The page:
Fit is good throughout the bib. I’m 5’11” and 185lbs this time of year and my only complaint is that the suspenders on these Large knickers were probably a touch short for me. The jersey I wore was also a Large and it fit very well indeed. It’s roomy enough in the shoulders for a guy like me but stays trim around the sides and midsection. Take note that the sleeves are actually fairly baggy – you’ll have extra fabric flapping around, especially on the forearms. The jersey is not intended to be strictly aero, but it’s definitely comfortable for it. The jersey features the classic three-pocket design with three good, deep pockets that can happily accommodate a light jacket or what have you. The zipper is one of the best I’ve used – it tracks exceptionally easily and comes to a stop at a comfortable neckline that is neither too tight nor too loose. A zipper garage would have been a nice touch, but I didn’t actually miss it much – the neck is comfortable. However, I did think the big clunky Hincapie zipper pull was a bit unnecessary – you’ll hear it jingling happily along over all of the bumps. I may replace it with a lighter fabric pull tab once the test period is over, but at least it’s easy to pull with gloves.

Hincapie Fission Jersey and Knickers Review

A close look at the (sometimes noisy) zipper pull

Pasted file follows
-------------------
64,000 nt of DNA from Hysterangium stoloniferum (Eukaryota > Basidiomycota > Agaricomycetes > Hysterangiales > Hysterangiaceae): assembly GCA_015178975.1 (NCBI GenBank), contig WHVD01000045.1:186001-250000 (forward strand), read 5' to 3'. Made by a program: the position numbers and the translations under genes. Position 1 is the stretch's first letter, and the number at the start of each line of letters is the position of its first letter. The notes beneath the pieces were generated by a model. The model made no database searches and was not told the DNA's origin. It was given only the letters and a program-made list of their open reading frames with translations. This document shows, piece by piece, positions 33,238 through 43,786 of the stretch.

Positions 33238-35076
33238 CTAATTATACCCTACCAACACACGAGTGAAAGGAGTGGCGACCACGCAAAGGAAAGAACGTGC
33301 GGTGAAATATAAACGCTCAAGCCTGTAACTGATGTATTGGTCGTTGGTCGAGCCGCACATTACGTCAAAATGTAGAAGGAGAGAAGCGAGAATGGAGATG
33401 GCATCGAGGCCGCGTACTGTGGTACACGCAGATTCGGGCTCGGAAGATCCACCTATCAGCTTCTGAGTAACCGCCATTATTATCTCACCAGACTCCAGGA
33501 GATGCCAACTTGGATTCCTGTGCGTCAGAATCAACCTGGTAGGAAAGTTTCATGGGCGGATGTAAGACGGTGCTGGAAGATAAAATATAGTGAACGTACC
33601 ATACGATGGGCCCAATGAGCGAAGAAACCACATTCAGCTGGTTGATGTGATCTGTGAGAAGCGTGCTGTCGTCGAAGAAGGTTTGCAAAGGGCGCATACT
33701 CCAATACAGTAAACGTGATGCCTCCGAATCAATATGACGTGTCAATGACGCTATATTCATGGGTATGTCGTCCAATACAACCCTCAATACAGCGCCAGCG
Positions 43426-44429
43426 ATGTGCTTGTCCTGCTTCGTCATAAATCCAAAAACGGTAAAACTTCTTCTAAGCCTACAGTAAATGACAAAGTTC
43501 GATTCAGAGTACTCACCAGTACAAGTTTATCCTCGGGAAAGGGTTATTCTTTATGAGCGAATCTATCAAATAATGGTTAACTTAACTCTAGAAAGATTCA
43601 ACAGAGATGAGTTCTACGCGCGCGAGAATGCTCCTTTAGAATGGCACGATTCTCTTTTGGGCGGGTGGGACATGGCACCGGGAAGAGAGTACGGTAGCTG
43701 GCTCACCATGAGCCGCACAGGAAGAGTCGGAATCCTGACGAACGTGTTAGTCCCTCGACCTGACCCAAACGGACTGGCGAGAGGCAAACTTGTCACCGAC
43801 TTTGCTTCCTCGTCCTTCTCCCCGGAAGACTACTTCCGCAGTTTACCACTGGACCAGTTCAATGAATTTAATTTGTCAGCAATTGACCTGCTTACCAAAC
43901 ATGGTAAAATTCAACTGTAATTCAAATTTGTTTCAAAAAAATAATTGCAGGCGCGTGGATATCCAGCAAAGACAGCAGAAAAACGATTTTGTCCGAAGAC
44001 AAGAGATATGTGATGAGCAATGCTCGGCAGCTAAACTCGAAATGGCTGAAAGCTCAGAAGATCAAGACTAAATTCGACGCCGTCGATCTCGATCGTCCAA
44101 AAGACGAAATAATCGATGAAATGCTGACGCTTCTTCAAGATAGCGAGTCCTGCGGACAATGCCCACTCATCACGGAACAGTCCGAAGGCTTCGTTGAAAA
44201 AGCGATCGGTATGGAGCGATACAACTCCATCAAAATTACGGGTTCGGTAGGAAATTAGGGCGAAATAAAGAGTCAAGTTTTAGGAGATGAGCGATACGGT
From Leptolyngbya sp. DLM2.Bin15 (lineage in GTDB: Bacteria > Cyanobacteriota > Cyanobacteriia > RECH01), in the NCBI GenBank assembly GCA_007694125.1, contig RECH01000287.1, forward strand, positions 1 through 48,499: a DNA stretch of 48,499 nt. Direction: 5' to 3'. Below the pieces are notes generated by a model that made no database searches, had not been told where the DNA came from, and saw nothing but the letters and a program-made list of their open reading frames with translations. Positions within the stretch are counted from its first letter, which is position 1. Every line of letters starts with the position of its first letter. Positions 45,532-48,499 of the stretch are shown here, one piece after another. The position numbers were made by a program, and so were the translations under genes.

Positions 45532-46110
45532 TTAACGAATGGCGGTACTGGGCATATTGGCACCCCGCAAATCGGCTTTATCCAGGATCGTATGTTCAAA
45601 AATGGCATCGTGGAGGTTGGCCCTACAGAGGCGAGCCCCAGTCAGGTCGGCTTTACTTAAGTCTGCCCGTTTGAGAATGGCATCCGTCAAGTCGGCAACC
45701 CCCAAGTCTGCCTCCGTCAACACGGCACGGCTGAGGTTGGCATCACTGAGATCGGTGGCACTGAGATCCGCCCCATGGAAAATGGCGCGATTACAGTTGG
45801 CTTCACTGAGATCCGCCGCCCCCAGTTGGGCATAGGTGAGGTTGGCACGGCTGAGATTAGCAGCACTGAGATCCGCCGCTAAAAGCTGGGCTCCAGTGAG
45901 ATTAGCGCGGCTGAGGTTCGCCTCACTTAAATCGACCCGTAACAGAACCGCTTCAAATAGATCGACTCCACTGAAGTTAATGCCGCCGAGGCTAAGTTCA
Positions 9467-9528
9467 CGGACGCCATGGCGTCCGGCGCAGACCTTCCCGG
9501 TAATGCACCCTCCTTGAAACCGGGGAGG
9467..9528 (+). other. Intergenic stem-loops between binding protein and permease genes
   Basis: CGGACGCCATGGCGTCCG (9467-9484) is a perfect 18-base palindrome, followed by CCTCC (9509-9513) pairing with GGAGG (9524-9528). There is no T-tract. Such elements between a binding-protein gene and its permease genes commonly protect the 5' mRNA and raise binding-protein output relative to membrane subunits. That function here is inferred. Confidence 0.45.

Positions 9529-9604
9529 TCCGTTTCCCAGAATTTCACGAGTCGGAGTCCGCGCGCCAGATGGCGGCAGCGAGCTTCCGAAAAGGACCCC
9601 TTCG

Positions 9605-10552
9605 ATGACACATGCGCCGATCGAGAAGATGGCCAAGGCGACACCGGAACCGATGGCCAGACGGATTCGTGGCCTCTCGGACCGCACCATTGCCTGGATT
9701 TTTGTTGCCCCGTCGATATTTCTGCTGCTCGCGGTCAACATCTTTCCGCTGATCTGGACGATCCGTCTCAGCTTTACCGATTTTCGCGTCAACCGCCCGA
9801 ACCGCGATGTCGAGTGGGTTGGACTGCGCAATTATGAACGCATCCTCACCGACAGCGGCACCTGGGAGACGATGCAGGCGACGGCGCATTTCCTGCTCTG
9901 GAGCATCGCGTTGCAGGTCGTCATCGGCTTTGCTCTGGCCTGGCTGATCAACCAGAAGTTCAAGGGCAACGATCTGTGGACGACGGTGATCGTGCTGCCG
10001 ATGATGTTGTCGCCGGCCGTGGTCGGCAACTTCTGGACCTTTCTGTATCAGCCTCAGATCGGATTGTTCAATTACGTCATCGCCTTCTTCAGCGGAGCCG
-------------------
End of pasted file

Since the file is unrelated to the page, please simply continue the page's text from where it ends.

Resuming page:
The gel grippers on both the jersey and knickers do their job well. The ones on the knickers are very important, of course, since they’re holding onto the fairly uneven terrain of a cyclist’s calves. I was happy with how mine held in place, which is largely a function of how generous Hincapie was with the gel. It’s a big old sticky band of the stuff.

The chamois choice is excellent. The knickers have Hincapie’s team chammy which is treated with anti-odor technology and feels good over the saddle. I personally felt that the chammy could have been a bit firmer to provide more support on long rides. This is subjective, of course, but I often felt like the chamois had begun to pack down and become uncomfortable after the first hour had passed. However, I also know that I generally prefer firmer chamois. Your mileage will vary.

Hincapie Fission Jersey and Knickers Review

Generous silicone grippers on the knickers

The Good

  • Excellent fit throughout
  • Great zipper on the jersey
  • Gel grippers on both jersey and knickers do very well
  • Classic pocket design works well
  • Four-way stretch in the knickers is very good
  • Dual-weight knicker fabric is a nice touch
  • Jersey fabric handles the heat/moisture dichotomy nicely

The Bad

  • Zipper pull seems unnecessarily large; it jingles as you ride uneven terrain
  • I would prefer a firmer chamois pad for long rides
  • Some will be put off by the loose fabric on the arms and forearms especially

The Bottom Line: Hincapie Fission Jersey/Knickers

Shoulder season will still rule Spokane for some time to come, and if that’s the case where you live then something like the Fission kit might be a great investment. It’s a very comfortable, rather elegant kit that helps with some of the grumbles that often come with shoulder season riding.

Buy Now: Fission Knickers | Fission Jersey 

About Author

Kevin Glover is an outdoorsman living, climbing and biking in Spokane, WA. Originally from the Nevada high desert, he moved to the PNW for its mild winters and allergen-free summers. He has guided throughout the Cascades and Enchantments for Peak 7 Adventures.